Holidays can be a tricky time of year for everyone. Family obligations, work parties where you’re forced to socialize with coworkers you barely know and a million other holiday-related activities—it’s a lot to ask of most of us. But, when you’re a teenager with an eating disorder there’s an added layer of anxiety because so much of holiday celebrations revolve around food. If you’re a parent of a child with an eating disorder, navigating the holiday landmines with them feels like a job requiring special forces training.
Eating disorder help during the holiday season
I won’t tell you it can be easy if you just follow these simple steps—the truth is, it will probably be difficult—but there are things you can do to try to make it a little less sucky for everyone. (We try to keep expectations realistic around here.)
The main thing to do is plan ahead. I cannot emphasize this enough. Sit down together, go through your family calendar, and figure out a game plan for each event. And—this is a real power move—I suggest crossing things off your list that: A) you’re dreading, B) you don’t have to do or C) would create more negative than positive outcomes.
I’m giving you permission. You literally do not have to do these things. If it’s going to reduce the stress for your child and you, it is one-million-percent worth it.
So you’ve narrowed down your list to those absolutely essential and looking-forward-to events. Now talk through some of the potential challenges with each. Common pitfalls include insensitive or ignorant comments people make about weight or food; figuring out how to meet their meal plan exchanges at a party; and what to do when they’re feeling overwhelmed.
Here are some strategies for dealing with each.
Set expectations for an appropriate conversation ahead of time
Will there be people there who might (or will definitely) make insensitive comments about food or weight? If they are family members or friends who you have a relationship with, talk with them ahead of time and let them know that certain things are unhelpful and triggering for your child right now (give them specific examples—a lot of people genuinely don’t know).
Ask them to avoid those types of conversations or topics as a way to support your child in their recovery. If you don’t have a relationship with the people you might be around, think about whether you need to go to this event at all. If you do, create an escape plan.
Create an escape plan
Ask your child about their concerns for each holiday event you’re scheduled to attend, and help them be specific about what they’re most worried about. Then create a plan for if they need to leave the table or a specific area for a break, or leave the event altogether.
You might agree on a code word or signal that indicates they need to remove themselves from the situation. Talk about the conditions under which they might need to leave and prepare what you will tell the host in advance.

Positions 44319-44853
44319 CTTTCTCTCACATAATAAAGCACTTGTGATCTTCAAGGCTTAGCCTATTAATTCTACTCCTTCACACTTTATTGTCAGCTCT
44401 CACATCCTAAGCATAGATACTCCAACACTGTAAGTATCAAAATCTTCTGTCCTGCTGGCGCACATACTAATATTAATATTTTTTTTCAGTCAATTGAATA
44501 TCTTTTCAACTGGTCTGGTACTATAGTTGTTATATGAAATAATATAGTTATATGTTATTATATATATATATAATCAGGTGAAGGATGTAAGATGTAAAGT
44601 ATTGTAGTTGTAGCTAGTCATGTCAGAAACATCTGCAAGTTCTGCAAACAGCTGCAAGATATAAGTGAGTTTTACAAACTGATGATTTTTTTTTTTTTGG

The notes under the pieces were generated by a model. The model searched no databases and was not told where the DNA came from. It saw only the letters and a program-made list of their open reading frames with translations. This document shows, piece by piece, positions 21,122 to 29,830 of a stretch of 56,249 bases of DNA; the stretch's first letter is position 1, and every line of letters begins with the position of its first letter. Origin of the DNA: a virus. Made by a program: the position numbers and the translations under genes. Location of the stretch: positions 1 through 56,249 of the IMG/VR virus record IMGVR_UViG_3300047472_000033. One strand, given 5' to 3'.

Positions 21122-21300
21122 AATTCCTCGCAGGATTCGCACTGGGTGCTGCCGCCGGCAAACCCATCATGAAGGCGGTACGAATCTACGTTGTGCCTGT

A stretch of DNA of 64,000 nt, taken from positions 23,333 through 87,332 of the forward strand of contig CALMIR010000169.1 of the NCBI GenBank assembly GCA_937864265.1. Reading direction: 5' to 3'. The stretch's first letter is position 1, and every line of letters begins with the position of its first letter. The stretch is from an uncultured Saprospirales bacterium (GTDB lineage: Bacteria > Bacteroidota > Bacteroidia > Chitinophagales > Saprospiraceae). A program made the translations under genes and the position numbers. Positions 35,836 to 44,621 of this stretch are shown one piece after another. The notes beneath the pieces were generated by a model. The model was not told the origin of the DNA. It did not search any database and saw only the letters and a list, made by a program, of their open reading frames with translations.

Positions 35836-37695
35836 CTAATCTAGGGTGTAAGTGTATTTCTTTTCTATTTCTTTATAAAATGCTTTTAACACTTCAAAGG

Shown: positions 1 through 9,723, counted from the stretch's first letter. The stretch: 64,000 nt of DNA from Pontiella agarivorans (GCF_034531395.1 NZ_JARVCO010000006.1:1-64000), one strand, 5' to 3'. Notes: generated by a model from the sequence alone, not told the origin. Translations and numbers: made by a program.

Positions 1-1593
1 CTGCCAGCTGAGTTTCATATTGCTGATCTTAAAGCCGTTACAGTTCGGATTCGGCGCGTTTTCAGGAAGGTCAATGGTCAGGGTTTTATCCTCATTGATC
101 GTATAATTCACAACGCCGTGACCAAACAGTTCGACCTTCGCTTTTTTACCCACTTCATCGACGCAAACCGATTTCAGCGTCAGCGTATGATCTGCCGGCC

Assign a support person
If the holiday event is one where you’ll be sitting at a table with family or friends, decide who will sit next to them. Maybe mom and dad will sit on either side of them to create a protective barrier from others who might say or do something triggering to them.
If it’s more of a mingling event, plan for who will be with your child as a support the whole time. This can involve parents switching off as needed, but talk to your child about what would feel most supportive to them in advance, and craft your plan around that.
Figure out their eating plan
Food is an obvious concern when your child has an eating disorder, and the rich and sweet foods that usually accompany holiday events can present even greater challenges for them. To ensure they stay on track, go over their meal plan and figure out how the timing of the event lines up with their scheduled meals or snacks. Think about what kind of foods may be at the event and which ones will help them meet their exchanges for that time period.
Keep in mind, there is flexibility here, so don’t stress out about getting in all the exchanges at the party or dinner. Support your child in doing the best they can, and let them know in advance that if they don’t get all their exchanges at the holiday function, they’ll just make them up when you get home. Since they are most likely already anxious, there’s no need to add to it by insisting they get all their exchanges in a challenging environment.
Be flexible and try to have fun
It can feel impossible to consider fun when facing all the potential challenges a holiday event poses for your child, but your advanced planning can help ease some of their anxiety, and it’s worth suggesting that they might actually enjoy part of it. And let them know that it’s okay if everything doesn’t go perfectly—that’s life.
So long as your child knows you’re there to support them, you’ve made a plan to get through it as best as possible, and they can have a fresh start at any time, you might actually feel like your family can survive the holidays… and even have some fun in the process.
By: Meredith Watkins, M.A., MFT